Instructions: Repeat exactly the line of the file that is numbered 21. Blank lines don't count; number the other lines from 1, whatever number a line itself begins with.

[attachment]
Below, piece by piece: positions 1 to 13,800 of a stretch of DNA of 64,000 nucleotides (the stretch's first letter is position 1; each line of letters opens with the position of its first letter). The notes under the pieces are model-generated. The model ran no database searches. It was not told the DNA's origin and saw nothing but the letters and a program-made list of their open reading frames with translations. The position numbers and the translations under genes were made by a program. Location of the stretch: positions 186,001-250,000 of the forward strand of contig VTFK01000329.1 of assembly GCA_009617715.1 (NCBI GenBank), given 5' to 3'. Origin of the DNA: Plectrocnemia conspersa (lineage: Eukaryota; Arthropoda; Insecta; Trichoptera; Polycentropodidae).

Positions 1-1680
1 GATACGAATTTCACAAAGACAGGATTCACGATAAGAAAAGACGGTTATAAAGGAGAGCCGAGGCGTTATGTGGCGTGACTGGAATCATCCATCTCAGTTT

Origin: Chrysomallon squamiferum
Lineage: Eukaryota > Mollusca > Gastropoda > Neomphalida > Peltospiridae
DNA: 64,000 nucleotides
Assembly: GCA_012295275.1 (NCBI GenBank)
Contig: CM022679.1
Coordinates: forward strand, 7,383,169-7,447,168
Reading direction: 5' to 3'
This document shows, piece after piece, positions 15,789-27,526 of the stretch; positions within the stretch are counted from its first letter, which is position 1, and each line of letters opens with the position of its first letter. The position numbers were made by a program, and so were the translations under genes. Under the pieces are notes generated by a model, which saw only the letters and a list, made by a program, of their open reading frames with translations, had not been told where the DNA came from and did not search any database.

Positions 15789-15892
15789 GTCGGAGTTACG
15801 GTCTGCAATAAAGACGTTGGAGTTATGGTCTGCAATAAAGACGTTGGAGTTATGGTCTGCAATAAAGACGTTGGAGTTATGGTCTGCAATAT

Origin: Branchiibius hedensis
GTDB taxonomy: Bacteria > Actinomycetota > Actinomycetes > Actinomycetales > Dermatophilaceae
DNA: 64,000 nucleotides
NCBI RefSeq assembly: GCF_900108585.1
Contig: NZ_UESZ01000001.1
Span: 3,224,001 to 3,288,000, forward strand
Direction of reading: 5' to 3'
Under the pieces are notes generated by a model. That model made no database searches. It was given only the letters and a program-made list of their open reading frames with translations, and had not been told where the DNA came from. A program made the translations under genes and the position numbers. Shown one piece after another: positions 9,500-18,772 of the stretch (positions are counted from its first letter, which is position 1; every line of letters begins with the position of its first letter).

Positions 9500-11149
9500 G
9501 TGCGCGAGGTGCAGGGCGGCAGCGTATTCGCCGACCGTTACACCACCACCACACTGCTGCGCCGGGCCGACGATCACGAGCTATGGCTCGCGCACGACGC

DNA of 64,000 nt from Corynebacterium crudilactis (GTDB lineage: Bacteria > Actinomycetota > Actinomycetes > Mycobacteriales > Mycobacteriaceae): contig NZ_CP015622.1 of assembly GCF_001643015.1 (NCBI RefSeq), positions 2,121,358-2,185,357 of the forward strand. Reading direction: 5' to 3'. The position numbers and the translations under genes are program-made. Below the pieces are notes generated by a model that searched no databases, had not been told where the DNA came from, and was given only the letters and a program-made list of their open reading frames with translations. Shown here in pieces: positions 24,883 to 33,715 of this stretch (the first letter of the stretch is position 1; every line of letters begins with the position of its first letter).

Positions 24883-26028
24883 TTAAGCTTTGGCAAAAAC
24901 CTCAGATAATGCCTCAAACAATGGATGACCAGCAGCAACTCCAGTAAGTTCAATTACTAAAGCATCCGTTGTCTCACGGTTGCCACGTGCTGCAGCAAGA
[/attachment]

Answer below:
Direction of reading: 5' to 3'